I am one of those (I would now say so very lucky moms) who had a normal level two ultrasound and NT scan and had an Amnio only because of my age of 35, and learned quite by surprise that we were having a baby with Ds. I too have no family history on either side - so it was really a surprise. But I too, (both Dad and I) knew we wouldn't terminate, but as a person who needed to know, I knew I would be able to use that time to be able to prepare, learn and organize everything from medical exams, medical preparedness at birth and also organize "early intervention" which here in our location had an eight month waiting list.
I had my Amnio at 16 weeks and just a week and a half later, learned that I was the 1:385.
It is important for me to express, how "typical" our son has been. He was like any other baby after birth, care was the same but we did have appointments in the beginning, that dealt specifically with Down syndrome. Because there are so many developments in the Interventions area, our son has benefited and has met his milestones. Most often, delays with gross motor skills like walking or crawling are affected because of something called "Hypotonia" or low muscle tone.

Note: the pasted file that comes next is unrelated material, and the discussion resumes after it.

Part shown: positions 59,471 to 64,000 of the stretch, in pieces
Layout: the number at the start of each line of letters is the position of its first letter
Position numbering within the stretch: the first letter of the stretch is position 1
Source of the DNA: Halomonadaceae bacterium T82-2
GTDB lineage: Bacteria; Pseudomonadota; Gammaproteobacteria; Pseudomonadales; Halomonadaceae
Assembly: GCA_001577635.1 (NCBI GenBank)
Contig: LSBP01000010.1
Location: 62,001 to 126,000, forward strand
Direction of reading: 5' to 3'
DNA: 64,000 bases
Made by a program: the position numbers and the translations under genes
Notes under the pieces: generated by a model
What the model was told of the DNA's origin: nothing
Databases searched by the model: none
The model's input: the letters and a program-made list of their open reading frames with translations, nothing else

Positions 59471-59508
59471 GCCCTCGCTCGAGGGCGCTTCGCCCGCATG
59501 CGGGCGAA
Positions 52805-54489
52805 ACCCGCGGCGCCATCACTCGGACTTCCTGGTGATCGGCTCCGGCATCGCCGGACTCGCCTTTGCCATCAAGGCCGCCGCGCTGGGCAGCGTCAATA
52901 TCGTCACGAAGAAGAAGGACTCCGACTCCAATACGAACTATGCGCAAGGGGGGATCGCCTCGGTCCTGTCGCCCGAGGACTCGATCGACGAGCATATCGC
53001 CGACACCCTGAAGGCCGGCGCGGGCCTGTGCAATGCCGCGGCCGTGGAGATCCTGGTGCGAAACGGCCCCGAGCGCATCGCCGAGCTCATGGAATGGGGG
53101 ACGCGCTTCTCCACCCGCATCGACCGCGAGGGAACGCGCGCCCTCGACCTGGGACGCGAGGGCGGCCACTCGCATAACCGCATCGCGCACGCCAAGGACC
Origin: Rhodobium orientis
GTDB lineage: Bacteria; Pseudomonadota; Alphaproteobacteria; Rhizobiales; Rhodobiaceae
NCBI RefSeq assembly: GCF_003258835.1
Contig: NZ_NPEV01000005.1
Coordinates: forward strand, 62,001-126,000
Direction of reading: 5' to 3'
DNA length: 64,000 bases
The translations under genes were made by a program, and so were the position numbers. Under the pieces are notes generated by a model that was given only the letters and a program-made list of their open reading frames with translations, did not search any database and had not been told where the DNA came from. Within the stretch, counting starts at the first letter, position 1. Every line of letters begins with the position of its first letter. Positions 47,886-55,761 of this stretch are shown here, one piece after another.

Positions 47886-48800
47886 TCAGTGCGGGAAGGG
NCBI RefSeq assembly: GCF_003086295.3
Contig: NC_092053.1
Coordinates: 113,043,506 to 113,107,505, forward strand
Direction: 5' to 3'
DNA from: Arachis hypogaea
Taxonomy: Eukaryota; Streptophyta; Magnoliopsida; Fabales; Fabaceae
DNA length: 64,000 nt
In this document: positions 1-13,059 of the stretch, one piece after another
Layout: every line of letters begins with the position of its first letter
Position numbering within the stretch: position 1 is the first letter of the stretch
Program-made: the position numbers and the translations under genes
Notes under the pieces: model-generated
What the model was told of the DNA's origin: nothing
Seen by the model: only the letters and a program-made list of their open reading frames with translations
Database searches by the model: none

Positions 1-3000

Back to the Amniocentesis, it is completely a decision that is up to you, and no matter what you decide, be comfortable in the decision you make. Do not let anyone push or sway you in one direction or the other. Some will try and tell you, you mustn't do it, other will tell you you should. What I tell moms is, yes there are risks. The risk is an additional 0.5% of loss added to the normal loss percentage. You have to consider, are you at any additional loss risk for miscarriage? Does the benefit out weigh the risk? For me it did. The benefits for me were wonderful, and I am (to this day) extremely glad we did, and were able to prepare not only ourselves, but our family and friends - who love this little boy like he is their own! As well, I'd like to mention, there are other diagnostic tests which can help to assess whether there are more risks of having a baby with Ds. But, you have to remember, when it isn't a definitive type of test (like an Amnio) those results will be possibilities, not actualities. Some people are okay with that.